Gaulkin, Foley and Collester. The opinion of the court was delivered by Gaulkin, S.j.a.d.
The trial court suppressed interrogatories served by defendants on plaintiffs as "oppressive on their face," and defendants seek leave to appeal.
An examination of the transcript of the argument below reveals that counsel for plaintiffs told the judge that almost identical interrogatories, propounded by defendants' attorneys in another case, had been suppressed by another judge as oppressive, and that we had denied leave to appeal from that action. Based upon this, plaintiffs' counsel argued:
"* * * In effect, what the Appellate Division did by denying leave to appeal was to affirm Judge O'Dea's ruling on the same Interrogatories which are before the Court at this time. * * * Now, I believe sir, that since the Appellate Division on these particular Interrogatories has spoken and has spoken effectively and has sustained Judge O'Dea's ruling in that case, the same ruling would apply to this case, and I would say, sir, that these Interrogatories should be suppressed based upon the Appellate Division's ruling in [that] case."
The judge seemed to accept this argument, for he said, when defendants' counsel sought to argue the matter further: "Look, Look, why are we going to spend a lot of time arguing a moot question? The same matter was already taken up before the Appellate Division. The Appellate Division has ruled on the situation. Far be it for me to overrule the Appellate Division." The judge did not discuss the merits of the interrogatories or criticize any particular question.
In spite of statements by our courts to the contrary, the idea seems to persist that our denial of leave to appeal indicates our tacit approval of the action sought to be reviewed. Nothing could be further from the truth.
Contrary to earlier rules relating to interlocutory appeals, R.R. 2:2-3 gives us unlimited discretion as to whether to deny leave to take such an appeal. We may not grant such leave unless "the grounds of appeal are substantial," but we may and frequently do deny it even though the grounds of appeal are substantial, for practical or other reasons which have nothing to do with the merits. As Judge Goldmann said in State v. Hanson, 59 N.J. Super. 434, 440 (App. Div. 1960), certif. denied 32 N.J. 351 (1960), "In denying leave the court does not, of course, presume to pass upon the merits of the cause in any respect, * * *." See also Romano v. Maglio, 41 N.J. Super. 561, 567-568 (App. Div. 1956), certif. denied 22 N.J. 574 (1956); certiorari denied 353 U.S. 923, 77 S. Ct. 682, 1 L. Ed. 2 d 720 (1957).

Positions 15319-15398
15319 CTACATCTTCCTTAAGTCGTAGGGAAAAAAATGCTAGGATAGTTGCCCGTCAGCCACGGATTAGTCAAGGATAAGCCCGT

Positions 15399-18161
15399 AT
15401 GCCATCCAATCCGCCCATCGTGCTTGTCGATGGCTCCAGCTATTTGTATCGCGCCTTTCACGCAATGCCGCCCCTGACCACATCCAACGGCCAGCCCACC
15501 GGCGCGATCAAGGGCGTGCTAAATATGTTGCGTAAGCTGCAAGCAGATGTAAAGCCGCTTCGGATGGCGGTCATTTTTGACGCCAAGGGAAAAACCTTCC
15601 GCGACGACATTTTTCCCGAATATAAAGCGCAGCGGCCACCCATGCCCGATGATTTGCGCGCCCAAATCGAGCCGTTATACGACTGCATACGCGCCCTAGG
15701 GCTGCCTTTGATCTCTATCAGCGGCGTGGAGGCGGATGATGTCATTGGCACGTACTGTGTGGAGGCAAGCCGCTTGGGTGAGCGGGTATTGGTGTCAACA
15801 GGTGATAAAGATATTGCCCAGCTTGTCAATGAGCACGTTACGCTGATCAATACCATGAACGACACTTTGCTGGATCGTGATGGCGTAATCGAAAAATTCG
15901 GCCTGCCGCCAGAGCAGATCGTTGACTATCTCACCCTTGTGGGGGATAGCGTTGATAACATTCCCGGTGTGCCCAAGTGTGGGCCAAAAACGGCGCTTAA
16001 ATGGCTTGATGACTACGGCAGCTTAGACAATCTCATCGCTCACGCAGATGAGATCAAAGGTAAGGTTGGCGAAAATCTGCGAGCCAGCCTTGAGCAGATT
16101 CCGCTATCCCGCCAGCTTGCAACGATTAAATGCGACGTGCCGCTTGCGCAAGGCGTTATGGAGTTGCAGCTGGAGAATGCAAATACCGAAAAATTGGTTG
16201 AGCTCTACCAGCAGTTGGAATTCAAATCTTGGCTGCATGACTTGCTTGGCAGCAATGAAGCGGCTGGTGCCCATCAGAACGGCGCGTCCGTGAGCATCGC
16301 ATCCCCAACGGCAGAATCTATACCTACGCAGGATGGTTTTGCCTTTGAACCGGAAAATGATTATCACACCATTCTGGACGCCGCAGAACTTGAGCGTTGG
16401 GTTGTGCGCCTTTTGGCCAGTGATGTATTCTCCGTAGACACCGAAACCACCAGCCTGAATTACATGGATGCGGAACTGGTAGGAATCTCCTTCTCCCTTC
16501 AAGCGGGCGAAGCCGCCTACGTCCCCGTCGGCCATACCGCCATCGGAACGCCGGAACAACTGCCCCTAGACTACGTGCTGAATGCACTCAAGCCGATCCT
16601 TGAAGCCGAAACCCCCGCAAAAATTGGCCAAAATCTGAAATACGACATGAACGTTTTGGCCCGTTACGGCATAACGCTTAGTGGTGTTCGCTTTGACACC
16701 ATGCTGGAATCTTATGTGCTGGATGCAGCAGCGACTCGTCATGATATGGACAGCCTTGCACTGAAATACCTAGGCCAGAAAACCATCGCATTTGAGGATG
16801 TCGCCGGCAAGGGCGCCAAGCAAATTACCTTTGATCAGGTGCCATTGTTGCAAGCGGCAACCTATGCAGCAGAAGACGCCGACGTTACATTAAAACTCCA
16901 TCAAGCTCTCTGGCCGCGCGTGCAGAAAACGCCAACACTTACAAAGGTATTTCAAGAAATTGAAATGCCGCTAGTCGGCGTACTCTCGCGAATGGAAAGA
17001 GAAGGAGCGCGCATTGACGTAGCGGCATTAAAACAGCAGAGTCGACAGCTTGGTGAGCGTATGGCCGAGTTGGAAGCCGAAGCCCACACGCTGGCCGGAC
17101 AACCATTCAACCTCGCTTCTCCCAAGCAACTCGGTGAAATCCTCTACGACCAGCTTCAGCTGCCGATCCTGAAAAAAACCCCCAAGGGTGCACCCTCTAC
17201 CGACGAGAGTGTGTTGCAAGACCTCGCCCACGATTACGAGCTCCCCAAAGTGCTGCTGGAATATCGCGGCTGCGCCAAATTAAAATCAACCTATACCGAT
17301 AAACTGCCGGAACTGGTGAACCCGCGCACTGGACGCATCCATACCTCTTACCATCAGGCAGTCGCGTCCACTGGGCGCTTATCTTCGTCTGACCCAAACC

What the United States Supreme Court has said as to the effect of its denials of certiorari applies to our denials of leave to appeal. In United States v. Carver, 260 U.S. 482, 43 S. Ct. 181, 67 L. Ed. 361 (1923), the court said: "The denial of a writ of certiorari imports no expression of opinion upon the merits of the case, as the bar has been told many times." The reasons for this were well expressed in Brown v. Allen, 344 U.S. 492, 73 S. Ct. 397, 97 L. Ed. 469, 507 (1952), where the court said:
"We have repeatedly indicated that a denial of certiorari means only that, for one reason or another which is seldom disclosed, and not infrequently for conflicting reasons which may have nothing to do with the merits and certainly may have nothing to do with any view of the merits taken by a majority of the Court, there were not [sufficient] members of the Court who thought the case should be heard." (344 U.S., at p. 443, 73 S. Ct., at p. 439)
Since the trial court may have felt that it was compelled to strike all of the interrogatories for the reasons stated by plaintiffs' counsel, we suggested, at oral argument,
that defendants make application to the trial court for reargument, either upon these interrogatories or upon a less demanding set. We express no opinion upon the propriety of the questions propounded or whether any one of them or all together are oppressive. We suggested the return of the matter to the trial court only because we felt ...